- Put chores on hold. You don’t have to set up the nursery, reorganize your closets and stock up on baby supplies all at the same time (really!). So resist the urge to get everything done — and if there are to-dos on your list that absolutely have to get done, ask your partner, family and friends for help.
- Eat a balanced pregnancy diet. Regular snacks and meals can keep your blood sugar up, keeping moods stable. Avoid caffeine, sugar and processed foods, and opt instead for a diet rich in omega-3 fatty acids (try walnuts, fish and enriched eggs), which has been shown to lower the risk of depression during pregnancy.
- Exercise. Regular, frequent physical activity boosts feel-good endorphins and has been shown to help stabilize your moods — some research has even found that regular aerobic exercise is as effective at treating depression as taking an antidepressant. Not sure where to start? Try any of these depression-busting workouts (once you get the OK from your practitioner first, of course).
- Spend time with your family and friends. Make time to visit friends and be alone with your partner, whether it’s dinner out or just for a night of movies and popcorn. Intimacy of any kind — from simple cuddling to handholding — can help you feel closer and boost your mood.
- Avoid big life changes if possible. Avoiding unneeded stress is key to managing depression. So whenever possible, postpone big life changes like moving or starting a new job until you’ve got your symptoms of depression under control. If making a big change is unavoidable, try to arrange support ahead of time.
- Discuss your feelings. If you’re worried, anxious or feeling unsettled about the future, don’t hold it in. Get support from your partner, family and friends.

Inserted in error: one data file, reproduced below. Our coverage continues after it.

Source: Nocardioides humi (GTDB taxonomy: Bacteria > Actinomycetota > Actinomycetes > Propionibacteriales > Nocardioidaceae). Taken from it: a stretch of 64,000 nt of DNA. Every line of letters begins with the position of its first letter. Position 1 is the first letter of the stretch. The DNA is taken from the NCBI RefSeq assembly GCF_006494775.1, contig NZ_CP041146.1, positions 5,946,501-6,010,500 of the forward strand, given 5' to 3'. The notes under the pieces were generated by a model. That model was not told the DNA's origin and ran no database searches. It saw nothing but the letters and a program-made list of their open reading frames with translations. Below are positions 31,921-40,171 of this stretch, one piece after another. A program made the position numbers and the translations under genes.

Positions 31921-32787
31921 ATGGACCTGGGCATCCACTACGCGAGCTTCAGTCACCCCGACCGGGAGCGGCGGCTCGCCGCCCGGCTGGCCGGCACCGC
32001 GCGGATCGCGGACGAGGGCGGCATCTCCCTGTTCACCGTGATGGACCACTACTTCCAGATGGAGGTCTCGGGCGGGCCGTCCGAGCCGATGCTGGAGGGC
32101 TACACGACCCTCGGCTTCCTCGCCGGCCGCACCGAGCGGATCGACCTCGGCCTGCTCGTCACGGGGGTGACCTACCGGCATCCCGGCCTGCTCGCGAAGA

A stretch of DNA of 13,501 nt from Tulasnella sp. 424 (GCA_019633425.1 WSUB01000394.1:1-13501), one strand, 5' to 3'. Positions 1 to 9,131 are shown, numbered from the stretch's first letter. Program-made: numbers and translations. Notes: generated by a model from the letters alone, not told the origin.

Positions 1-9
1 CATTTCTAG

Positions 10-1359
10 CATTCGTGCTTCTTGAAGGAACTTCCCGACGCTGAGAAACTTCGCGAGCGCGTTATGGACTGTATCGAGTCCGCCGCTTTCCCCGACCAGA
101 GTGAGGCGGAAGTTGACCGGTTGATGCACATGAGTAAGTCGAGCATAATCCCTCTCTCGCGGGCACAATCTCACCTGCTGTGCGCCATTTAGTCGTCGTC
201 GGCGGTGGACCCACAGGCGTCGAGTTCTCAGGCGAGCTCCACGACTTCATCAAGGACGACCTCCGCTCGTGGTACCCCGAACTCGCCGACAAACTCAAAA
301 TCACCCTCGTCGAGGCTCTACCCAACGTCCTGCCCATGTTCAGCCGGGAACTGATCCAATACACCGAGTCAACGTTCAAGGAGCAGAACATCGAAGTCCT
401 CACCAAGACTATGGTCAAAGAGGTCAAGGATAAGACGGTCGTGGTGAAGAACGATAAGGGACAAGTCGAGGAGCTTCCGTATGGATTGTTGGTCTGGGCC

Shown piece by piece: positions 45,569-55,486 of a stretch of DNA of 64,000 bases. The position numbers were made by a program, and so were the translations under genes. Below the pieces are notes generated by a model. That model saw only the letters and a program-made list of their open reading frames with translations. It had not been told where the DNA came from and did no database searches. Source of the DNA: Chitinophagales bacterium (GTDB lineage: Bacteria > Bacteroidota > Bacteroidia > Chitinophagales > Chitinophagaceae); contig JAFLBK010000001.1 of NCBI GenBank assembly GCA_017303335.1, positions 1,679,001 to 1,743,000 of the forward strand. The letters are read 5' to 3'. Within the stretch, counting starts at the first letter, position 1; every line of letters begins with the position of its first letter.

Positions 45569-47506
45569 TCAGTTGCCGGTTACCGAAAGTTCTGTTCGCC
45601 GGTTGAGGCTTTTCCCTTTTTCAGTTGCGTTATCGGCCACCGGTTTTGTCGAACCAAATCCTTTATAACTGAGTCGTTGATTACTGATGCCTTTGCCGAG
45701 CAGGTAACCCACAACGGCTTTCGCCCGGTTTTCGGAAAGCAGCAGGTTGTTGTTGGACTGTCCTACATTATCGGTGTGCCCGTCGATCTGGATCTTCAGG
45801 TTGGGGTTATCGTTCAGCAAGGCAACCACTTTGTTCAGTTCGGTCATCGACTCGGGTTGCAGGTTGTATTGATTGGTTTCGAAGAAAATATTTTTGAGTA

- Join a support group. Ask your doctor about support groups in your area where you can talk to other pregnant women in similar situations, or look for online groups (try the depression group or the pregnancy depression group on WhatToExpect.com). Building your support network now will be helpful after your baby arrives, too.
From the What to Expect editorial team and Heidi Murkoff, author of What to Expect When You're Expecting. Health information on this site is based on peer-reviewed medical journals and highly respected health organizations and institutions including ACOG (American College of Obstetricians and Gynecologists), CDC (Centers for Disease Control and Prevention) and AAP (American Academy of Pediatrics), as well as the What to Expect books by Heidi Murkoff.
- What to Expect When You're Expecting, 5th edition, Heidi Murkoff and Sharon Mazel.
- American College of Obstetricians and Gynecologists, Depression, June 2012.
- American College of Obstetricians and Gynecologists, Depression and Postpartum Depression: Resource Overview, 2017.
- National Institutes of Health, National Library of Medicine, Examination of Premenstrual Symptoms as a Risk Factor for Depression in Postpartum Women, June 2013.
- National Institutes of Health, National Library of Medicine, A Meta-Analysis of Depression During Pregnancy and the Risk of Preterm Birth, Low Birth Weight and Intrauterine Growth Restriction, January 2011.
- Centers for Disease Control and Prevention, What Is Depression?, April 2018.
- EverydayHealth.com, 6 Depression Symptoms You Shouldn't Ignore, May 2017.
- WhatToExpect.com, Is Anxiety Medication Safe to Take During Pregnancy?, September 2017.
- WhatToExpect.com, No Link Found Between Taking Antidepressants During Pregnancy and Autism, April 2017.
- WhatToExpect.com, Antidepressants and Pregnancy, August 2018.